Power In Sophocles Antigone

1023 Words 5 Pages
The nature of power is not only reflected in Sophocles’ play, Antigone, but also embodied by one of the main characters of the play, Creon. As newly anointed sovereign of the state of Thebes, Creon has many reasons to seek to establish himself as a powerful leader. Creon wants to maintain the peace throughout his recently war-ravaged country, ensuring that there is little resistance to his form of government. The main form of resistance to Creon revolves around the main conflict of the story. Antigone, Creon’s niece, refuses to allow her brother’s body to lay unburied in a field to rot as decreed by Creon. Antigone proceeds to bury her brother’s body, ignoring the pleas of Creon and her sister, Ismene, to allow the situation to pass without …show more content…
Creon’s laws are meant to be symbolic of the loyalty to the state that one is expected to maintain. This is evident, again, in his initial decree not to bury the body of Polyneices. The rule created by Creon is expected to be followed by all, including Antigone. As a result of Antigone’s dissent, the idea of this conflict between personal values and loyalty to the state is created. In other words, Sophocles’ main argument is furthered by Creon’s expectation that his laws be followed. Sophocles uses his character’s struggle for power as a plot device that is intended to create conflict and demonstrate the overall ideas that Sophocles wants the audience to consider. Furthermore, Haimon, Creon’s son, refuses to submit to the will of his father when Antigone is sent to prison. Haimon is quick to defend the actions of the woman that he is meant to marry, stating “it is not reason never to yield to reason,” when his father refuses to listen to his argument. Although a minor part of this story, the father and son conflict in this scene reflects Sophocles’ idea of questioning authority when it is wrong. In this scenario, Haimon is the son, and is meant to submit to the will of his father in this more traditional society. Sophocles uses Creon’s attempts to maintain fatherly control over his son as a plot device to promote his idea that our authorities may not always be correct in their reasoning. Moreover, it is important to note that Creon is unable to maintain this power over both his son and the state, reflecting the idea that authority is not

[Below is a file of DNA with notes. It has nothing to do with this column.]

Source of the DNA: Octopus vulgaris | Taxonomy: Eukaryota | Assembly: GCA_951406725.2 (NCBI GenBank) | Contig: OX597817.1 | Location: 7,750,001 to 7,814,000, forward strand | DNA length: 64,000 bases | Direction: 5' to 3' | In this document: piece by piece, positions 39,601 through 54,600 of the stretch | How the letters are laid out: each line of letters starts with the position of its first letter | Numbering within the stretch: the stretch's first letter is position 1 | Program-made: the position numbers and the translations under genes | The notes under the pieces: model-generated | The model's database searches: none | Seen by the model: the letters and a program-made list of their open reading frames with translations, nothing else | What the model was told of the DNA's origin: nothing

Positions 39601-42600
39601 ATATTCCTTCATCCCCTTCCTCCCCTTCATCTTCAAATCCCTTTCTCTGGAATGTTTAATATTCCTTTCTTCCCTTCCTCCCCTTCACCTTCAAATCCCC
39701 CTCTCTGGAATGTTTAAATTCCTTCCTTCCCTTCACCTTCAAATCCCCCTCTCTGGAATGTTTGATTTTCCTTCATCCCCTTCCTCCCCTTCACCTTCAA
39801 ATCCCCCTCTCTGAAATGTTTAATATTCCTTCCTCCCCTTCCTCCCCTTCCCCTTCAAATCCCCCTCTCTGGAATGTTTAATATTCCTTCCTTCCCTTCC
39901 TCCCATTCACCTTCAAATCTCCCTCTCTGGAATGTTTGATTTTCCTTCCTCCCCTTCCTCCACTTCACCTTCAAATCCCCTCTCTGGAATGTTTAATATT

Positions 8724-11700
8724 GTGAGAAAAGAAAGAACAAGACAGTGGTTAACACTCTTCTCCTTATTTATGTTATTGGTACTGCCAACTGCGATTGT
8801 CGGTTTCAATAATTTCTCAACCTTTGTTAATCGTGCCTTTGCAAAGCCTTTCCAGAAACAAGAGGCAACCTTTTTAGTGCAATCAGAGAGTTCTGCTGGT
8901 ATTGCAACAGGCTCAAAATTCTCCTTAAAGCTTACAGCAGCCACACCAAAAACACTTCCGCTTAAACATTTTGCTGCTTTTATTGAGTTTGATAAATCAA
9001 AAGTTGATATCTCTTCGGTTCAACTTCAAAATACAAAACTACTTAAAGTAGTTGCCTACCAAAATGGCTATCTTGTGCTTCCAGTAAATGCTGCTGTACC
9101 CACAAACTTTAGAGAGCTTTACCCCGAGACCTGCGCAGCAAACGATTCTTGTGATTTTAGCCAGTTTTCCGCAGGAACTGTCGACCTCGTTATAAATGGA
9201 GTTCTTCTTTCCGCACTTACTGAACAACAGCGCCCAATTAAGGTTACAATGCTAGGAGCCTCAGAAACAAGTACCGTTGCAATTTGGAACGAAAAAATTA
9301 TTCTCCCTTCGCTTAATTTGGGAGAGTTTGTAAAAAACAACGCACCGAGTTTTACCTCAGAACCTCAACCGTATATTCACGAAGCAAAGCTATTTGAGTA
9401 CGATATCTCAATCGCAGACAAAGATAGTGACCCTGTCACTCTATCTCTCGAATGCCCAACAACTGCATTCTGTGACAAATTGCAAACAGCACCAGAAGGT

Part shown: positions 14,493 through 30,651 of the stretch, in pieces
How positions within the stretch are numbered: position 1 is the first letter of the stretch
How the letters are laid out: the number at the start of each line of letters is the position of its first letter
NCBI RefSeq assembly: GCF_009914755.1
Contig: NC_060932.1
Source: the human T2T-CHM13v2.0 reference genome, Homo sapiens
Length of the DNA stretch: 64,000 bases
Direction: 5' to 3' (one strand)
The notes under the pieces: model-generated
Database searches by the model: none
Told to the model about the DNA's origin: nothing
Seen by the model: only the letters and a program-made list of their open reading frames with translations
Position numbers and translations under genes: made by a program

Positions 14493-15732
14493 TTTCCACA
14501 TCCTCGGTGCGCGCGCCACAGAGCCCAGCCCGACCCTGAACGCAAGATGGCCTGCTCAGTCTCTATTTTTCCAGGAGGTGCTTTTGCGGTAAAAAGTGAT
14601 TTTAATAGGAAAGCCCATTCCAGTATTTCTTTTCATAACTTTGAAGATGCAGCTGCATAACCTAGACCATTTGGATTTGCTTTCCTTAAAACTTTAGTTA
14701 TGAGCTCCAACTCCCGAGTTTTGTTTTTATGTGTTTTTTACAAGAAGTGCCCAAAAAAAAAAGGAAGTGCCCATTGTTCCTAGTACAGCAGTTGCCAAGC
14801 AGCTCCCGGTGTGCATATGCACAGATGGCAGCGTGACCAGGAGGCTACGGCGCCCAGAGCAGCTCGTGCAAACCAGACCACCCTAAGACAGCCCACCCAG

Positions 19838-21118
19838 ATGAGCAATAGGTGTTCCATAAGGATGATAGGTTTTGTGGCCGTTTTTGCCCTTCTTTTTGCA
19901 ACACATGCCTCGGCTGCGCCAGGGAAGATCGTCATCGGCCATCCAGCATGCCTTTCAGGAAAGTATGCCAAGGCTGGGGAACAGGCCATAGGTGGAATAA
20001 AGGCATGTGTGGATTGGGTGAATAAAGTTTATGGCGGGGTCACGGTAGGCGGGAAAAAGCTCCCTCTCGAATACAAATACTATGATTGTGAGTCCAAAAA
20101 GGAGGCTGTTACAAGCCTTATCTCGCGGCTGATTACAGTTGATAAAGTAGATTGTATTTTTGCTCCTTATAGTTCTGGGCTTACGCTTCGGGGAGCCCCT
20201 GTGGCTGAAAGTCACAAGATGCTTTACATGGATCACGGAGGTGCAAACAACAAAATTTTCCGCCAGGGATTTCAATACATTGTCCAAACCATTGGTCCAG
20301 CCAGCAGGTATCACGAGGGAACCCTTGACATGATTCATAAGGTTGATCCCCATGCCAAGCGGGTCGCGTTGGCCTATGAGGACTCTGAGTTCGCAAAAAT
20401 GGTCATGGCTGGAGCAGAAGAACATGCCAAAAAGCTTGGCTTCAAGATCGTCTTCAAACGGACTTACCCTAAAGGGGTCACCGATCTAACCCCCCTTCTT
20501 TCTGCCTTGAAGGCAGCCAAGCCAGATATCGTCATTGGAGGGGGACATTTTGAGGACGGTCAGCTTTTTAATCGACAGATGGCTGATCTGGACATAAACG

Related Documents